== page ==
Last night my sister Meredith was recognized as one of Inland Business Catalyst's "20 under 40". She'll be featured in the upcoming print issue of the magazine. Here's an excerpt from their piece on her:
“When everyone else was obsessed with five-year plans, I just stopped trying to plan a career. Instead, I looked for jobs and programs that were interesting and challenging—learning Thai, studying manufacturing, teaching middle school theatre—even when they had nothing to do with my industry,” says Meredith Hutchison Hartley of Me2 Solutions. “It let me build my own career instead of mimicking someone else’s, and I’ve learned to be very comfortable going outside my comfort zone.”
I had several projects this week that kept my hands busy (don't even ask how ridiculously long it took me to sew eight patches on my son's new Boy Scout uniform), but left my mind free to wander, so I decided to watch a few documentaries and now I'm sharing them with you:
Done the Impossible
Firefly was one of the best television shows ever, a tragically short-lived sci-fi/western. Fox's cancellation was absolutely criminal, especially after the horrible way they promoted and treated the show, broadcasting the episodes out of order, moving the airing time around. They didn't give a great show a fighting chance and the fans, who adopted the name of the Firefly rebels, Browncoats, took matters into their own hands. It's a light-hearted tale of triumph against great odds. (And if you haven't watched the 14-episode series and the subsequently miraculous movie Serenity, you're seriously missing out.)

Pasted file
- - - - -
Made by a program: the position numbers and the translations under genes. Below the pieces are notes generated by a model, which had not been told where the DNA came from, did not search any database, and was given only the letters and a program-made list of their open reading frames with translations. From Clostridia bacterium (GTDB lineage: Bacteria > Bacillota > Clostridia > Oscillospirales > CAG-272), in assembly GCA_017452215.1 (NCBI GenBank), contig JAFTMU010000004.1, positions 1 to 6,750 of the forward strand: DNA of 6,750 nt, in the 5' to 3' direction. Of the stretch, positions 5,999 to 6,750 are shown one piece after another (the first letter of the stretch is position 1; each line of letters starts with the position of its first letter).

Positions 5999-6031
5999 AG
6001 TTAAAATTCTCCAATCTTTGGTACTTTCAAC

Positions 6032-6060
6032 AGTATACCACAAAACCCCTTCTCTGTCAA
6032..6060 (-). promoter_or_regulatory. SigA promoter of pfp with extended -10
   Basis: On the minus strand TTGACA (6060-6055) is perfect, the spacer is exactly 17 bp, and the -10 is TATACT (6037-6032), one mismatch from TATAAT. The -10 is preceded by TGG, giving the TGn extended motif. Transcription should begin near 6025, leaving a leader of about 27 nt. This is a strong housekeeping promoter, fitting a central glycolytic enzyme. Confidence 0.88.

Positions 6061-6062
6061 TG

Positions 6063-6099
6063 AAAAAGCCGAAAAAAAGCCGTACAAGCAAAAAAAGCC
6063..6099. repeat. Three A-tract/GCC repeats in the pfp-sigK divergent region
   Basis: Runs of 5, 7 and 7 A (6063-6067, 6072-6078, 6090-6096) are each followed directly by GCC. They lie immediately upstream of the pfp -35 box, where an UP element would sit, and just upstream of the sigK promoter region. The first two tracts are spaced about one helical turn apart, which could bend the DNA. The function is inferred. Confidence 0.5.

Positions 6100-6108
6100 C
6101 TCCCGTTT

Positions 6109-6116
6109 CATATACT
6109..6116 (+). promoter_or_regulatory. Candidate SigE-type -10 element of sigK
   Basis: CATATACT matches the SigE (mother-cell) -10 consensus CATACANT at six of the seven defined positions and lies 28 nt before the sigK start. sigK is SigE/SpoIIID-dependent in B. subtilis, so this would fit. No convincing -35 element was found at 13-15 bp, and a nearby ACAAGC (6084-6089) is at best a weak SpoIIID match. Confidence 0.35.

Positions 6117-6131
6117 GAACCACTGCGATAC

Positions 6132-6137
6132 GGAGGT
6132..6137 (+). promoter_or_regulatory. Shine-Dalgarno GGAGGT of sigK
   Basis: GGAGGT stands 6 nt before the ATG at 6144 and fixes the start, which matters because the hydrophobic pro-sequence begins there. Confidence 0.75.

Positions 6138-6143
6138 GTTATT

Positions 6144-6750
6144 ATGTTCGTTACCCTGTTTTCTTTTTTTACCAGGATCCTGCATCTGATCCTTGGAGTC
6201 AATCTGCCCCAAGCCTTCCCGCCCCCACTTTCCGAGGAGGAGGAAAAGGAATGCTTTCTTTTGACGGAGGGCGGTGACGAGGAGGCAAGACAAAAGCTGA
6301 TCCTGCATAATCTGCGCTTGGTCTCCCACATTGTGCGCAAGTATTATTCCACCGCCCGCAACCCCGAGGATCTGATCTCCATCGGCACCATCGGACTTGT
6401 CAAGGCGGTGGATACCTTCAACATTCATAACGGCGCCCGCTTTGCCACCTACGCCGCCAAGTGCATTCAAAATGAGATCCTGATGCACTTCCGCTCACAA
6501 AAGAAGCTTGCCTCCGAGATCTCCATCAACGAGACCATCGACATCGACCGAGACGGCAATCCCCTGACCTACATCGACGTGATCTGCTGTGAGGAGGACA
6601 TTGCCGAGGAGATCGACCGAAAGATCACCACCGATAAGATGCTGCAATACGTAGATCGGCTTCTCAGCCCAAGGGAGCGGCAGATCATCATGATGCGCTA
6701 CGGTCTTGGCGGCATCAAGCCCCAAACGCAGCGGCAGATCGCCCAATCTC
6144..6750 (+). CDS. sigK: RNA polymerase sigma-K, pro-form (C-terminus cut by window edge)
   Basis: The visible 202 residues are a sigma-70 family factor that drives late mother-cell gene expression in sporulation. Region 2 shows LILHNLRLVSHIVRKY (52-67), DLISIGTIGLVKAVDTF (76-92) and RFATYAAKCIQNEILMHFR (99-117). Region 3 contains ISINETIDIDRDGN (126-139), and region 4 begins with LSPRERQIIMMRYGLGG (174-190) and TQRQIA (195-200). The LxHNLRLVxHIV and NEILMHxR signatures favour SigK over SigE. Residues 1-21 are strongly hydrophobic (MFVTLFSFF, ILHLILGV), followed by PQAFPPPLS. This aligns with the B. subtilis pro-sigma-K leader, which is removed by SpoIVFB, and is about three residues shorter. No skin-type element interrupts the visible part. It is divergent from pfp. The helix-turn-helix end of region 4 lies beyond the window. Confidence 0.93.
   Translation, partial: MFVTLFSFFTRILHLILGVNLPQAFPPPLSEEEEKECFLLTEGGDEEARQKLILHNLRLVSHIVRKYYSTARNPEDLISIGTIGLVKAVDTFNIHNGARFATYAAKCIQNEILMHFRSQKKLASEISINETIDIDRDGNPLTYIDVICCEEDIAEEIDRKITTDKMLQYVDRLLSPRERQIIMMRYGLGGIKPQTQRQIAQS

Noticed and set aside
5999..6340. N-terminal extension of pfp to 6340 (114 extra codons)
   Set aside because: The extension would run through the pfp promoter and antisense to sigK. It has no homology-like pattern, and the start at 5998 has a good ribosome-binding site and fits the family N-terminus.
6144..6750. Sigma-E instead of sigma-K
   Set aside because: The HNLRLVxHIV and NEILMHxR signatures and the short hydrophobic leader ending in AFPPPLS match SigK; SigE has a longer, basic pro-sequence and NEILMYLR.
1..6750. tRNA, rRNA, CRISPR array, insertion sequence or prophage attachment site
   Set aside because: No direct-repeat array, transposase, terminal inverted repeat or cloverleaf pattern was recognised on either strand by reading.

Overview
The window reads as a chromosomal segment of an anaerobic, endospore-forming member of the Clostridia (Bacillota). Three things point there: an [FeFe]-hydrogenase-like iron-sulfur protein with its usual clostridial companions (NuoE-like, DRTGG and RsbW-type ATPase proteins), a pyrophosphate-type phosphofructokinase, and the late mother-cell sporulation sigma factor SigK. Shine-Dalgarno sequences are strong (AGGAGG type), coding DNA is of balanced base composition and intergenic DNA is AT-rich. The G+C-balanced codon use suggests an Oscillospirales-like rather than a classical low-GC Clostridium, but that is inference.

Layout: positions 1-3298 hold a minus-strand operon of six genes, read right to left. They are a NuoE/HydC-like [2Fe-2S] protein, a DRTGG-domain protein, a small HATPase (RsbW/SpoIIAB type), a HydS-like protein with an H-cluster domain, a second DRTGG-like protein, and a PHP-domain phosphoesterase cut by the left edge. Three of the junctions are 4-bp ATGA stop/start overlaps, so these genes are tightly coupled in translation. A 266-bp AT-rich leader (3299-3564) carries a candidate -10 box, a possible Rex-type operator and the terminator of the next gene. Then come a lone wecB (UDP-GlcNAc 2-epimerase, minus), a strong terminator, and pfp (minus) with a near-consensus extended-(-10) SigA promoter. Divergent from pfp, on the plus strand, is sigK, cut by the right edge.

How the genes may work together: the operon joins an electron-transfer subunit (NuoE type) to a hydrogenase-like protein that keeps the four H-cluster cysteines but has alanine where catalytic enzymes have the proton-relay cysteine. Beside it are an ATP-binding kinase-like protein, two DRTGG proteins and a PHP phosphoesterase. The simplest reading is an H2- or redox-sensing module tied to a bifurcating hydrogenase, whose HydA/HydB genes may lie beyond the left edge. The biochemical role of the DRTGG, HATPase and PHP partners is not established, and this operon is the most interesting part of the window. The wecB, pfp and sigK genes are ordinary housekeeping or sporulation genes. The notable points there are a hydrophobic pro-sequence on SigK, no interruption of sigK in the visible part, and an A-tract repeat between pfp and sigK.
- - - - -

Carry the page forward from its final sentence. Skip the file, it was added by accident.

The Invisible War
My father served in the U.S. Navy for 18 years. My father-in-law also served in the Navy, my brother-in-law deployed to Afghanistan with the Army National Guard, and I have ancestors that have served in every war since the Revolution in 1776. I am proud of my family's service and contributions to our country, but I was horrified to watch this documentary and see these brave women share their stories of the sexual harassment, assault and rape perpetrated on them by their brothers in arms, and their inability to receive any justice. Some positive steps have been made, but there's still a long way to go to make sure this never happens.
In the heart of Chicago there is a group of incredibly brave people, people who have lived the gang life, spent years in prison paying for their bad decisions, and now want to make a positive difference in their communities and in the lives of the next generation. They formed a group called CeaseFire whose goal is to eradicate violence and they call themselves the "interrupters" because they walk straight into the middle of intense situations to try to stop the violence. It's both encouraging and disheartening to see how they influence some people to change their lives and are unable to reach others. You'll see the best and worst of humanity in this film and stand in awe of the interrupters' commitment to help others.